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int i,j;

std::string s;

std::cin>>i>>j>>s>>s>>i;

std::cout<<i<<" "<<j<<" "<<s<<" "<<i;

Question Referring to the sample code above, what's the displayed output if the input string given is: "5 10 Sample Word 15 20"?

The answer is

15 10 Word 15

I have the question is what's the underline policy for cin to over write the existing values? Does the latter one simply overwrite the previous one? Is there any other situations?

I checked many books, but I didn't find one which explain this.

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3 Answers 3

up vote 12 down vote accepted
std::cin >> i >> j >> s >> s >> i;

is equivalent to:

std::cin >> i;
std::cin >> j;
std::cin >> s;
std::cin >> s;  // overwrite previous s
std::cin >> i;  // overwrite previous i

Every time you read from cin to a variable, the old contents of that variable is overwritten.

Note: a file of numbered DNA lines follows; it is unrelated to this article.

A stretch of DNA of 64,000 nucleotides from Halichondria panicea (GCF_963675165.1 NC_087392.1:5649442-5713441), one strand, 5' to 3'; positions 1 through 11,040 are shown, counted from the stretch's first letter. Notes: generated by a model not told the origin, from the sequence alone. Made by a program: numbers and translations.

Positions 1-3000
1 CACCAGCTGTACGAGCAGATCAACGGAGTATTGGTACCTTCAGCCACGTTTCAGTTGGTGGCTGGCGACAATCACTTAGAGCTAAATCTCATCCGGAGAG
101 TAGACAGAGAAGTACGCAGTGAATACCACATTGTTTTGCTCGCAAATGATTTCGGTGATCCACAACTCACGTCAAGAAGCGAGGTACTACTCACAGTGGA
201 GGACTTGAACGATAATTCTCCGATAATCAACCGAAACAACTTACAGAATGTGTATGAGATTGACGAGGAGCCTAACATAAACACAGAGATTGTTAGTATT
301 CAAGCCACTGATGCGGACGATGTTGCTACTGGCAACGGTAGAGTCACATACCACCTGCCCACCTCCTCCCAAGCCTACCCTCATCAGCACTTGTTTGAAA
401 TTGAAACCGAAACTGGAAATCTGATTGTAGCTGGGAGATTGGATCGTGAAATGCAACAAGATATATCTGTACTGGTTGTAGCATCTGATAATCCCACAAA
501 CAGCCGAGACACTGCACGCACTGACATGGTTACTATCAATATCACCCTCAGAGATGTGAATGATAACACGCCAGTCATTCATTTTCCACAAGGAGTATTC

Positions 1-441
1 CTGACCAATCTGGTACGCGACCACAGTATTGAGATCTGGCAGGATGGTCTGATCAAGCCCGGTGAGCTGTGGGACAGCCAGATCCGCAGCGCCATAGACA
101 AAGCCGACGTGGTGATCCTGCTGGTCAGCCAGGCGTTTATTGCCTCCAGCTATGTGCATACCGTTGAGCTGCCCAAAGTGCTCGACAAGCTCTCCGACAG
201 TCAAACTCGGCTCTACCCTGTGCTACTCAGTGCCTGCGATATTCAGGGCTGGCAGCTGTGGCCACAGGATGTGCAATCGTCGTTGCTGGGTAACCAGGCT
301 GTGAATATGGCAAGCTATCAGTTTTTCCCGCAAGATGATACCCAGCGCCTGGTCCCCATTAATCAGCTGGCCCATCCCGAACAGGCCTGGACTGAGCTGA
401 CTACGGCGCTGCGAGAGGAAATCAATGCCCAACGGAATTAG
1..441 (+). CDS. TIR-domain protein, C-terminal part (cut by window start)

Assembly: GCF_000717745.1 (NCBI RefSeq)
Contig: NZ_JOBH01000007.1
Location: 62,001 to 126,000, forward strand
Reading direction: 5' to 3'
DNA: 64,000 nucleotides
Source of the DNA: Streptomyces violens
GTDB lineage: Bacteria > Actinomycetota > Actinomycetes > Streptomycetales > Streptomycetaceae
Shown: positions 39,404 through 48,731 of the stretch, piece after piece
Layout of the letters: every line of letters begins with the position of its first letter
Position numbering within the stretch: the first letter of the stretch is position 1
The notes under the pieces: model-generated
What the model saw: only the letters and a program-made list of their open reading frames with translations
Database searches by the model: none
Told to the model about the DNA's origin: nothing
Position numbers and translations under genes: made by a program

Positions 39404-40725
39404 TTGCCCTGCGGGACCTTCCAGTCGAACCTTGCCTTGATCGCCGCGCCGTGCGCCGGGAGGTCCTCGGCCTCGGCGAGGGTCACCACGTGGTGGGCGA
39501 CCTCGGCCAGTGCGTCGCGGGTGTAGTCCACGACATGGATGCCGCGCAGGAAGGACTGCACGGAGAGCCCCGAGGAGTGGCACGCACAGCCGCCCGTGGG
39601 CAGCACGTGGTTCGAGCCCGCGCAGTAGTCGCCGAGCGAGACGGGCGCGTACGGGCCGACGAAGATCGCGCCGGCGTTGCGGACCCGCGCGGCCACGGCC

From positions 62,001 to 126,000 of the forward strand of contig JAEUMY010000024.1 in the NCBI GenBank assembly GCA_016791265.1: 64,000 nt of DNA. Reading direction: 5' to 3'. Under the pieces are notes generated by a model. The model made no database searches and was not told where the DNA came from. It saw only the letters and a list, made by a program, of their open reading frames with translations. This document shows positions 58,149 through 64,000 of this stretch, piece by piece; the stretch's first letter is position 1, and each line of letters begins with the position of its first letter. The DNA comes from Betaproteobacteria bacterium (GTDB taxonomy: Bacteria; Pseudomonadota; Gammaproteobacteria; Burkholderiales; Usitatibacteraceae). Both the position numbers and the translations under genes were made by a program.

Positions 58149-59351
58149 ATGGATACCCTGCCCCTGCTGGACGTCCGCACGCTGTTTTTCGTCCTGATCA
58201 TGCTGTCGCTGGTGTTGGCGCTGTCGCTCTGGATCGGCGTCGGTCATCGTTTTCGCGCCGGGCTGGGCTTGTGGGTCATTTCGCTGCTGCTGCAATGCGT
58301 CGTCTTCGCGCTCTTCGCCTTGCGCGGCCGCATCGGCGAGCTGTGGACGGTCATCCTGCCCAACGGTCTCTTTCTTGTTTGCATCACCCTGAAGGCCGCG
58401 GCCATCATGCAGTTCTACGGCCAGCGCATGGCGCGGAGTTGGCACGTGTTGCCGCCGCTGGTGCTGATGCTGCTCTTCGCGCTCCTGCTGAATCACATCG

So you are explicitly asking to overwrite s and i.

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When you "rewrote" to s, you destroyed the previous value of s. (which was SAMPLE). The reason i stayed the same is because the value of i was / remained 15 (you still overwrote i; however, you overwrote it with the same data, 15.)

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From the original question, 'input string given is: "5 10 Sample Word 15 20"'. The reason 'i' outputs the same value twice is that 'i' is not changed between outputs; that is, 'cout << i << ... << i' doesn't change the value of 'i' between writing. –  atk Dec 27 '09 at 5:46

The >> notation makes this confusing, if you rewrite it as operator>>() it looks ugly but may help you understand how the function calls are working.

This line

std::cin >> i >> j >> s >> s >> i;

is equivalent to

std::cin.operator>>(i).operator>>(j).operator>>(s).operator>>(s).operator>>(i);

and the operator>>() for cin returns a reference to itself cin. So each step of the way is a separate call to the operator>>() of cin, guaranteed to be made in order from left to right.

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